Certification of Plans

31 March 2017

The Board has recently dealt with a number of matters where the accuracy of the certification on survey plans came into question. A key element of the responsibility that is entrusted to registered cadastral surveyors is the assurance/verification that the survey meets the legislative requirements, including regulations and standards. It is of extreme concern to the Board that surveyors may not be taking due cognisance of the standards prior to undertaking the survey and/or not understanding their responsibility.

The following issues have been identified.

1. The plan as a representation of the survey

The survey plan must accurately represent the survey. Measurements presented on plans must be from the subject survey, and not carried forward from previous surveys. For example, in a staged development, measurements to reference marks or connections to datum from a previous stage should not be represented as surveyed on the current stage unless they have been remeasured on the subject survey.

Where measurements are brought forward from a previous survey, they should be clearly identified as such on the plan, with the source of the information clearly identified. Surveyors are reminded that they are responsible for the accuracy of information compiled from previous surveys (see s16(3) of the Survey and Mapping Infrastructure Regulation 2014).

The practice that is of concern to the Board appears to be particularly prevalent for showing connections to datum. The new requirements for connection to datum on surveys of 10 lots or more can be achieved for nominal cost when using services such as AUSPOS. Therefore, there does not appear to be a justification for compiling connections to circumvent this requirement.

The objective of the connection to datum is to position the survey with a Positional Uncertainty of less than 50mm. If a surveyor considers that this objective can be achieved without further connections to datum, the opportunity exists to seek an exemption from the requirement. (See below regarding exemptions)

2. Measurement accuracy

The creation of legal interests in land relies on the accuracy of boundaries that are created or modified. It is not acceptable for a surveyor to unilaterally decide whether a boundary is measured accurately enough or not. From time to time, situations arise where surveyors decide to use techniques that are not capable of achieving the required accuracy. If this is the case, it is not acceptable to falsely certify the accuracy of the plan when it is not in compliance with the requirements. False certification of a plan is an offence under s84 of the Surveyors Act 2003, and carries a maximum penalty of over $5000.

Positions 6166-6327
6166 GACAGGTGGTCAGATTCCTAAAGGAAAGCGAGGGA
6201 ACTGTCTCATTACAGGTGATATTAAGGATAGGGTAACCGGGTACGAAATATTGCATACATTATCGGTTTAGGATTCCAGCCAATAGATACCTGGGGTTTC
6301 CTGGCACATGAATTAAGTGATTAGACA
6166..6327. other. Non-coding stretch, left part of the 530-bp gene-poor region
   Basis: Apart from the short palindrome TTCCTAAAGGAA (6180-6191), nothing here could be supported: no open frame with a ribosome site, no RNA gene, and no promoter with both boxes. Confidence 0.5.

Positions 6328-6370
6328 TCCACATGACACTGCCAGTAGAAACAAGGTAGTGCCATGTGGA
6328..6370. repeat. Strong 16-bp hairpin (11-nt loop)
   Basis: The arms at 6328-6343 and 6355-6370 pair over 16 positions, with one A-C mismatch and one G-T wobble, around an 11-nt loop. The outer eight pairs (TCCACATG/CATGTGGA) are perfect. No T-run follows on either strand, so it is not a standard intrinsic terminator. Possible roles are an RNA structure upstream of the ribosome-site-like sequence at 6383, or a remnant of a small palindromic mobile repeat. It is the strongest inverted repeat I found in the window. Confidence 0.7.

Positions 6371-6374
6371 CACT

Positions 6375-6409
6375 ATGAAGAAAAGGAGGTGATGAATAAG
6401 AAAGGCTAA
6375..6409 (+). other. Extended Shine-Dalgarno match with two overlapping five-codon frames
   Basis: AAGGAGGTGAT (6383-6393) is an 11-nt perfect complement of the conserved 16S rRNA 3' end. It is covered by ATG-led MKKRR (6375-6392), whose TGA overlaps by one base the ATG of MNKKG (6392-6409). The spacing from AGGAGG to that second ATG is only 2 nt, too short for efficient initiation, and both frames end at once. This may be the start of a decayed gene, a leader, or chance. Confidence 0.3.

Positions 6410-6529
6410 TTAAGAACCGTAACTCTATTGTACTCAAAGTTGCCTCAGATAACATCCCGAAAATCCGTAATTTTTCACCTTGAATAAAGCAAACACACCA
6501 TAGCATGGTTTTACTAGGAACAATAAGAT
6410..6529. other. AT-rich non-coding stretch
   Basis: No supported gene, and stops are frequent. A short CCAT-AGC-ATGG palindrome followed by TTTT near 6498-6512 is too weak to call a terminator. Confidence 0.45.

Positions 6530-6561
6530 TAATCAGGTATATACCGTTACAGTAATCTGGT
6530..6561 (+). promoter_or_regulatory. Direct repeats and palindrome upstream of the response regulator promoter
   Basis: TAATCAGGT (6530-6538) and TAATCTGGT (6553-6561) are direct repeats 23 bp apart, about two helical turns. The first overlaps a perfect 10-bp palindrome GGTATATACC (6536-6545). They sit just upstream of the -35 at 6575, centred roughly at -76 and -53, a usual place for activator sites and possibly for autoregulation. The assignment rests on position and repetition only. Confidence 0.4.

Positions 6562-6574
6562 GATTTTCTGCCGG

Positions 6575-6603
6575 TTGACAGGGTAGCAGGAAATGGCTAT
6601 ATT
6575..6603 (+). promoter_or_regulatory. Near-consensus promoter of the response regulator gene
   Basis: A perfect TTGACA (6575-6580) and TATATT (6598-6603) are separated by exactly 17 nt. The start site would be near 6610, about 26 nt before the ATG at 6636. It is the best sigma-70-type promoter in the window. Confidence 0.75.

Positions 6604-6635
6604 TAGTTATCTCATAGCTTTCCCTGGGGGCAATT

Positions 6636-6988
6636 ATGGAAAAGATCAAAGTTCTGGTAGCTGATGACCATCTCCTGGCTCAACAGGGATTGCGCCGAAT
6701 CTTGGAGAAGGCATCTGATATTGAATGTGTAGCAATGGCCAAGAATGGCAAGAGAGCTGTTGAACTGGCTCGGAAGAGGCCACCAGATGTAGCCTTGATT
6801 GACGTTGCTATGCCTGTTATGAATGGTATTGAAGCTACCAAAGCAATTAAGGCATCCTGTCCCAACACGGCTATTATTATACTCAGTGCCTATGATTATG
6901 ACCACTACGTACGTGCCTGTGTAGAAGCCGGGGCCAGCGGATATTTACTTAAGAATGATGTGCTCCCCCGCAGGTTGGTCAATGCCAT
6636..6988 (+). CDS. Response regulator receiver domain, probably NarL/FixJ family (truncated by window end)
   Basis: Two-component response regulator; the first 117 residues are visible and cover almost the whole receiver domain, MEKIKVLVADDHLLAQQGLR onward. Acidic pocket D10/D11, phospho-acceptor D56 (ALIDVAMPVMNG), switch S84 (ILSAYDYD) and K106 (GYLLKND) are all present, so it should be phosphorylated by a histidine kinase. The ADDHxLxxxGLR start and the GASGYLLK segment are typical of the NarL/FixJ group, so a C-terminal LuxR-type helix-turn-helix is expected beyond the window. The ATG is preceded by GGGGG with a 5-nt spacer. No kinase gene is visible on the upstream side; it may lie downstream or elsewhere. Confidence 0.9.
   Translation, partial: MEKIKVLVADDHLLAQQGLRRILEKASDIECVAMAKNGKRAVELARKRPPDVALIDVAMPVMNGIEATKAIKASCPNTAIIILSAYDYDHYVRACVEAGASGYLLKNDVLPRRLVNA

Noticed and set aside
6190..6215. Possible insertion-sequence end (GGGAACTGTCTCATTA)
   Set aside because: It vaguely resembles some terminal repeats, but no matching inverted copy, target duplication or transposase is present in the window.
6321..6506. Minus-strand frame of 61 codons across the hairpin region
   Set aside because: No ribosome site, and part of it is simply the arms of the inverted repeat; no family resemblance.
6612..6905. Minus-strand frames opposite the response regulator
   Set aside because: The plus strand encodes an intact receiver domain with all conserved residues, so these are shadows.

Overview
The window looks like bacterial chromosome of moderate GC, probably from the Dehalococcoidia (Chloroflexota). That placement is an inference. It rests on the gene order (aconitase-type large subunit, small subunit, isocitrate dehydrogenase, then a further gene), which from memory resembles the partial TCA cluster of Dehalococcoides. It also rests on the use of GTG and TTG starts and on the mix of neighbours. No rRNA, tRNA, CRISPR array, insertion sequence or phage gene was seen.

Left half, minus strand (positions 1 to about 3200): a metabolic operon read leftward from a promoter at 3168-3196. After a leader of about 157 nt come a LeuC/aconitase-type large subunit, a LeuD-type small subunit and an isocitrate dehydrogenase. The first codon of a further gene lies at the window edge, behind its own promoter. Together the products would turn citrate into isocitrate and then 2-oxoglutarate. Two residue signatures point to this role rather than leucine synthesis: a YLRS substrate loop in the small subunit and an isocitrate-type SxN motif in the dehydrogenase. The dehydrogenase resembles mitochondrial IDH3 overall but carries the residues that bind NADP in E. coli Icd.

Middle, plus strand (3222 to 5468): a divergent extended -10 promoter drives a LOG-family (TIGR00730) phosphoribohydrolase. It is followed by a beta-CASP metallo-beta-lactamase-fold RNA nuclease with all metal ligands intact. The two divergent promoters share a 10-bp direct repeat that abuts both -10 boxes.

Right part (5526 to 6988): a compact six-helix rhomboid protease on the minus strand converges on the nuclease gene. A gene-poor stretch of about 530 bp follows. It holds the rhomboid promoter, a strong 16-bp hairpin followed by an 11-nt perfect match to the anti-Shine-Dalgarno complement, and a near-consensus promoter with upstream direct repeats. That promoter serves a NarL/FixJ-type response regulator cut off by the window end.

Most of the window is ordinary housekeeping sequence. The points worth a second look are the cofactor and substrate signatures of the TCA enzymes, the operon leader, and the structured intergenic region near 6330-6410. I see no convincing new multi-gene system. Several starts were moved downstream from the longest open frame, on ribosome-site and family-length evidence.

The Survey and Mapping Infrastructure Act 2003 recognises the practical considerations of surveys by providing for exemptions from the standards. Sections 18 to 20 set out the process by which surveyors who consider it is not practical to comply with a standard on a survey can request an exemption from complying with the standard, for that survey.

The request should be made prior to the commencement of the survey and must meet the following criteria:

  • It must be in writing;
  • It must identify the requirement from which an exemption is being sought; and
  • It must explain “as briefly as possible” why it is considered impractical to comply with the requirement.

Requests should be submitted to the relevant principal surveyor in the Department of Natural Resources and Mines who will make a recommendation to the chief executive or delegate.

Surveyors are reminded that the accuracy standards that exist have developed over time as an expression of the community’s requirements for certainty in the location of boundaries. It is not appropriate to adopt techniques that do not achieve the standards simply for the convenience of the surveyor. However, if surveyors consider that the standards are not appropriate to achieve community requirements (either too lax or too onerous) it is open to surveyors to make a submission to the chief executive (via the DNRM principal surveyor) for the standard to be reviewed.